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Giant Anteaters

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With its long snout, bushy tail and solid limbs, the giant anteater - Myrmecophaga tridactyla - is one of the most unusual looking mammals in existence. It is a fascinating creature, with a highly specialised diet and lifestyle and a peaceful, if at times slow-witted, nature.

Physical Characteristics

The giant anteater is the largest species of anteater, typically growing to a length of 1.0-1.3 metres - not including the tail - and weighing between 22 and 40 kilograms. The tail adds a further 65-90cm to the anteater's length, and is covered in dense, shaggy hair up to 40cm long. Giant anteaters range from grey to brown in colour, yet all have a distinctive black stripe with a white border, running from beneath the snout to about halfway along the side of the body. This colouration is thought to provide a measure of camouflage, especially in forested areas.

Perhaps the giant anteater's most distinctive physical characteristic is the long, thin snout. As its name suggests, the giant anteater's diet consists primarily of ants and termites - up to 30,000 of them per day - although it will happily eat grubs or other insects, and occasionally fruit. Such a specialised diet requires specialised eating equipment. As a result, the snout houses a remarkable tongue measuring over 60cm in length, which is capable of being flicked in and out of the mouth 150 times per minute. The tongue is covered in sticky saliva and microscopic spines, which enable the anteater to pull ants and termites from the heart of their nests. As the anteater has no teeth or jaws to speak of, in the course of eating it swallows pebbles which, along with its hard palate and unusually strong stomach muscles, allow food to be ground up within the digestive system.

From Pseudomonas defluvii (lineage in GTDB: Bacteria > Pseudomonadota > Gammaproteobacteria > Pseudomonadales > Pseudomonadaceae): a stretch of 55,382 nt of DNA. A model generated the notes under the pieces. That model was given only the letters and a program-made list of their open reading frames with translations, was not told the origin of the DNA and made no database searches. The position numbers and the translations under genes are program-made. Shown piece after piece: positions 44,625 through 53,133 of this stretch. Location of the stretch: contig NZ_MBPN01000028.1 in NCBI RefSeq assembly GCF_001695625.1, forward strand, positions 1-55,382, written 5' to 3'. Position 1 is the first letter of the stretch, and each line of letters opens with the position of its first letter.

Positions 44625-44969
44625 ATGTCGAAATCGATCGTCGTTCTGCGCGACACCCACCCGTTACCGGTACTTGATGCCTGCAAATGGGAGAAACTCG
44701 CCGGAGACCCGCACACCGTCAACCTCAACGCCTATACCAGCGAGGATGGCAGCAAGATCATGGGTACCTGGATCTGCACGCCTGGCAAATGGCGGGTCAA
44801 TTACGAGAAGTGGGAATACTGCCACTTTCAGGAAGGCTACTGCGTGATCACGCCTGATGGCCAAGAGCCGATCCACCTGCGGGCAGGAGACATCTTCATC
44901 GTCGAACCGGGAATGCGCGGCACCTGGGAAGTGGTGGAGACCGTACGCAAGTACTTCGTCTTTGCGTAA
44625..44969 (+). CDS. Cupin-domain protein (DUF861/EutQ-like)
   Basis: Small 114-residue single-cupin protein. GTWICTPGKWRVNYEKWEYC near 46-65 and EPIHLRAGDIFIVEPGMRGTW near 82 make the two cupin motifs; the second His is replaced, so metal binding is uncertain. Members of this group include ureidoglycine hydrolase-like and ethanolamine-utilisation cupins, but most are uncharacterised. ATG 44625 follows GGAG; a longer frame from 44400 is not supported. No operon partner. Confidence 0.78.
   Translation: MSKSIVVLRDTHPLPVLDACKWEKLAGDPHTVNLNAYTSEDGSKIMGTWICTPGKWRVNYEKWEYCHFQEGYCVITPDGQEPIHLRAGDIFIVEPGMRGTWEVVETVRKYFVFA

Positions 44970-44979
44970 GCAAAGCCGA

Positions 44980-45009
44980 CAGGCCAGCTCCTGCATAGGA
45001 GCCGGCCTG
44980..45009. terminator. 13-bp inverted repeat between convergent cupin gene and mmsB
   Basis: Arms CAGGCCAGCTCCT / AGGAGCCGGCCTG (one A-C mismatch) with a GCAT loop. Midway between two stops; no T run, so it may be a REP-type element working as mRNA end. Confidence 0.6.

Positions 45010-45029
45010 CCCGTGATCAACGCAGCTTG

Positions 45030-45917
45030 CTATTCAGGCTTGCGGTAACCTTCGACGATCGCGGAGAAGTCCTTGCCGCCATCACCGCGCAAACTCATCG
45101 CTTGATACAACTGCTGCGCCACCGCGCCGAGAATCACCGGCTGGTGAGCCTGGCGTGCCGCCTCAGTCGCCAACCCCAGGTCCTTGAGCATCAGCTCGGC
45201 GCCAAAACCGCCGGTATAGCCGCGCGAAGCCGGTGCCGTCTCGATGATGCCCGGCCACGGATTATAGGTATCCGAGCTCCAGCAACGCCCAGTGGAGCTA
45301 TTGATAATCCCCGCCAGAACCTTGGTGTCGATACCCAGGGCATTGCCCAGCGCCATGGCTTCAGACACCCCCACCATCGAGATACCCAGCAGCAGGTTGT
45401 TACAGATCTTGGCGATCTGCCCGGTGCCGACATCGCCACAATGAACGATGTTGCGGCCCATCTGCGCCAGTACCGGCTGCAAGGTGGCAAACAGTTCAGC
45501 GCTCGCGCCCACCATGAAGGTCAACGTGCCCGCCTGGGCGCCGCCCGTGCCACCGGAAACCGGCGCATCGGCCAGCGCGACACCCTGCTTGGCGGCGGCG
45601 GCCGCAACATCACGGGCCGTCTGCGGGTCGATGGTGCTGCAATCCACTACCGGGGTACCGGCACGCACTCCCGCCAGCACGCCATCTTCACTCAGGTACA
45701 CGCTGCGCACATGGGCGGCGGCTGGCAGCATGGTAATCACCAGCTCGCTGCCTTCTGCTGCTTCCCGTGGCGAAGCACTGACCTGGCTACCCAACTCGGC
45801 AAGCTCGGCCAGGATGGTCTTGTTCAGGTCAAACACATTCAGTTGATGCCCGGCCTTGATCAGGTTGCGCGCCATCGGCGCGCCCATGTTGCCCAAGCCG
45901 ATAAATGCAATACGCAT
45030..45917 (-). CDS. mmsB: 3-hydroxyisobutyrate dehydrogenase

The anteater has extremely strong front legs with sharp claws, which enable it to break into hard ant and termite mounds. These legs are also useful for self-defence against the anteater's only natural predators, the puma and the jaguar. Indeed, the forelegs are so strong - and the claws so sharp - that the anteater's embrace can be fatal to an attacking animal.

Ants and termites are not particularly nutritious and, as a result, energy conservation is a priority. The anteater has a very slow metabolism and a body temperature of 32.7°C - one of the lowest average body temperatures of all mammals. It moves slowly, is not considered to be especially intelligent, and sleeps for around 15 hours each day. It will find a suitable spot for sleeping in hollow logs or by digging into the ground, and sleeps covered by its long, bushy tail, using it to maintain body heat.


Wild giant anteaters are found only in Central and South America, and live in a range of habitats ranging from tropical forests and open woodland to dry savannah, and are as likely to be found in densely populated areas as in rural areas. Their sleeping habits appear to be diurnal by nature, but will vary depending on the density of human population, becoming almost entirely nocturnal in densely populated areas.

Giant anteaters are solitary, territorial creatures and will roam an area of about a 2.5km2, perhaps up to 4km2 for the female. This is to ensure that the anteater has access to enough ant or termite nests to provide adequate food. The anteater feeds only briefly from each nest, partly so that insect colonies are not exhausted and are quickly able to rebuild their numbers - thus providing a sustainable source of food for many years, but also because the aggrieved insects will promptly start to attack the raiding anteater.

Unfortunately, the giant anteater is hunted for its pelt, its meat or simply for sport. As a result it is currently classified as a 'vulnerable' species by the International Union for Conservation of Nature and Natural Resources.


The mating rituals of the anteater are not fully understood. What is known is that at some point the anteater will break from its usual solitary existence to find a partner. During mating, the female lays on her side and the male squats over her. The female gestates for 190 days, and gives birth in a standing position, rearing up on her hind legs and supporting herself with her tail.

The baby anteater is born fully covered in fur, and will spend the first year of its life being carried along by the mother, clinging to her back. The young anteater will leave its mother after two years or sooner if she becomes pregnant during that time.

Further Reading

  • The Online Anteater has more information on these fascinating creatures than you can shake a stick at.

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